The plaintiff also argues that the judge erred in modifying the judgment to conform future child support payments to the terms of the January 4, 1980, agreement, and in rejecting her request to increase them, or at least to restore them, to the level previously in force. The record on this aspect of the case is most unsatisfactory. The parties presented virtually no evidence about the present financial needs of the children, or their own abilities to meet those needs. Current financial statements of the parties, for example, were apparently not filed. Instead of directing attention to these issues, the parties devoted their energies at trial to resolving their disagreements over removal of the children and the status of the arrearages. The only evidence of any consequence on the issue of current child support concerned the defendant’s present salary and the fact that he may have incurred financial obligations in his second marriage which have no bearing on his obligation to support the children. We note that the issue of child support may now be affected by our decision that the children can be removed to Virginia. We think this aspect of the case should be considered anew, in light of the present needs and circumstances of the children and the parties, with thinking on the subject not necessarily being governed by the January 4, 1980, agreement.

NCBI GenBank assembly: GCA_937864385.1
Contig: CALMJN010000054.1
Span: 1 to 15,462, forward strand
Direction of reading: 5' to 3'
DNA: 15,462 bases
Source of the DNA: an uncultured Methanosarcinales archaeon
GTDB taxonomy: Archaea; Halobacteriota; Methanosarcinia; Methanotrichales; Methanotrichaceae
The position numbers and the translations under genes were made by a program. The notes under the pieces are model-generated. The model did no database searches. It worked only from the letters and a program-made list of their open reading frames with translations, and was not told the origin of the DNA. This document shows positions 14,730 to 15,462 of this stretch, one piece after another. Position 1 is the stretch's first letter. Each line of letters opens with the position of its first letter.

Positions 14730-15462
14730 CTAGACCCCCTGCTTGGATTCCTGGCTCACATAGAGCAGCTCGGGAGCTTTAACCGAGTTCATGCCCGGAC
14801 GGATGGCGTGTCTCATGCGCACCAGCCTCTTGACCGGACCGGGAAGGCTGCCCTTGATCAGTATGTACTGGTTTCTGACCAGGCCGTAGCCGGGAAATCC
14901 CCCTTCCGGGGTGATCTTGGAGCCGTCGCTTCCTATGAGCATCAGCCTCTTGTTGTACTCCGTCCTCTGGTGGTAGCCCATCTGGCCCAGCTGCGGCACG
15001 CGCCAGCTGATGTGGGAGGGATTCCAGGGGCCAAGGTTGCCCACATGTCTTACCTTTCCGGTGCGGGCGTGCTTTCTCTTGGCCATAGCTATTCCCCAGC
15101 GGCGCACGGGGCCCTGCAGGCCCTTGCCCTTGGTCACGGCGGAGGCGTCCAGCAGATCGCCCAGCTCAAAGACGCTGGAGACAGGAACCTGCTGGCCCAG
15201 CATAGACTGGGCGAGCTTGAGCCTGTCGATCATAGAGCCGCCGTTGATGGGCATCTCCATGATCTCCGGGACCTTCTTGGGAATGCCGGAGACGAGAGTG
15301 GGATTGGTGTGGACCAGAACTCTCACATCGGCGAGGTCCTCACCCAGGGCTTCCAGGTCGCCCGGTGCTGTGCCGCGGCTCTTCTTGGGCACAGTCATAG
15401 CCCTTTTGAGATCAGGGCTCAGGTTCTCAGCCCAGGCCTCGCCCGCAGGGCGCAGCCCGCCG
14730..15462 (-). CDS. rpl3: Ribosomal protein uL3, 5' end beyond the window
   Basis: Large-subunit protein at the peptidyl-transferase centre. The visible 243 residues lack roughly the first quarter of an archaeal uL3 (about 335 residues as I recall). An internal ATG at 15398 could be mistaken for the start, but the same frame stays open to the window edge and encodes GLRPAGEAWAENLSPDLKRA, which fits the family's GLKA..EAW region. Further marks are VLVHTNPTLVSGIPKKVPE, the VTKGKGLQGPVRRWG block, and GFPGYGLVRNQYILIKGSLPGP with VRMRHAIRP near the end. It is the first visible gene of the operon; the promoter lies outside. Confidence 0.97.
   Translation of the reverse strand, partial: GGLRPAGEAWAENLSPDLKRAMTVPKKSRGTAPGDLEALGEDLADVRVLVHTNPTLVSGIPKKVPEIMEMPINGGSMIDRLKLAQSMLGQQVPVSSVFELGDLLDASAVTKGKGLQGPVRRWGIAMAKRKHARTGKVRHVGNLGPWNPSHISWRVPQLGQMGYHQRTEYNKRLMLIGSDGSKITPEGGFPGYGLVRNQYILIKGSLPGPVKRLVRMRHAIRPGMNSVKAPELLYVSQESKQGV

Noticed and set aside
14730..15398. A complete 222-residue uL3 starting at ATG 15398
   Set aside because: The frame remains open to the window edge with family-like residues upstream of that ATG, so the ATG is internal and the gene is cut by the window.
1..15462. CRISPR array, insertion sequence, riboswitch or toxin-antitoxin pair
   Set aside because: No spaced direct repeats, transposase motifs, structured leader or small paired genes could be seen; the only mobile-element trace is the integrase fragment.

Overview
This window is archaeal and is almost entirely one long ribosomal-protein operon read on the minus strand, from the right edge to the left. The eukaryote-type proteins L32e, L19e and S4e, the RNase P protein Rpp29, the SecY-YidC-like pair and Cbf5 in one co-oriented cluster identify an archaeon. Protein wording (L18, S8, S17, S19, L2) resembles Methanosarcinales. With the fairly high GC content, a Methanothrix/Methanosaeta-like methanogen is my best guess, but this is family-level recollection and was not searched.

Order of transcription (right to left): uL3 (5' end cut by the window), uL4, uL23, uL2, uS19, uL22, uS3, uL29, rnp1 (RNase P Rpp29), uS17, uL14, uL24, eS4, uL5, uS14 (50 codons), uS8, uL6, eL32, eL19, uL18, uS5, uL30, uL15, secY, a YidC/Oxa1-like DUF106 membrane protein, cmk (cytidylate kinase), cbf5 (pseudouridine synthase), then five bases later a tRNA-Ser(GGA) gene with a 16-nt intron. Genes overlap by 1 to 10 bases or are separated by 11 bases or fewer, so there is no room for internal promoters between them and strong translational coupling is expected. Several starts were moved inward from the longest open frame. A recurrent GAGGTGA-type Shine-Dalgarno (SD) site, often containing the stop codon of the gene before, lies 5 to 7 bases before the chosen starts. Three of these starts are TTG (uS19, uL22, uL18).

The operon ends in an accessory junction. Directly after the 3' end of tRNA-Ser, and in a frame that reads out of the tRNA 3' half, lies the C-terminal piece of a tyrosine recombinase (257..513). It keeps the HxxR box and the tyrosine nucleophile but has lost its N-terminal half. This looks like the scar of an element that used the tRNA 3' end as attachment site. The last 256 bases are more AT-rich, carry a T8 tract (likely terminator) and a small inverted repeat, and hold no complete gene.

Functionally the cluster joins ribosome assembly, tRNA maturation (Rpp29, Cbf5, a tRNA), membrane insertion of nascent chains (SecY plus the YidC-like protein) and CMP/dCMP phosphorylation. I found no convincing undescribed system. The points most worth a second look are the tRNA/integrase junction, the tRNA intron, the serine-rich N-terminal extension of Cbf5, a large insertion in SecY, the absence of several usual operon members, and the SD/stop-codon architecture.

3. Reversal of the judgment denying the plaintiff the right to remove the children from the Commonwealth renders it unnecessary to consider the issues raised by the plaintiff in connection with the denial of her posttrial motions.

4. The judgment dismissing the plaintiff’s contempt complaint is affirmed. The judgment dismissing so much of the plaintiff’s complaint for modification as sought leave, under G. L. c. 208, Section 30, to remove the children from the Commonwealth is reversed and a new judgment is to be entered granting her leave to remove the children to Virginia forthwith. The judgment of modification is vacated. The case is remanded for further proceedings and the entry of a new judgment which (1) determines the proper amount of current child support, including related issues of medical insurance coverage, payment of medical bills, and the right to claim the children as tax exemptions, and (2) establishes the defendant’s rights visitation. The appeal from the denial of the posttrial motions is dismissed as moot. The plaintiff is to have the costs of appeal.

So ordered.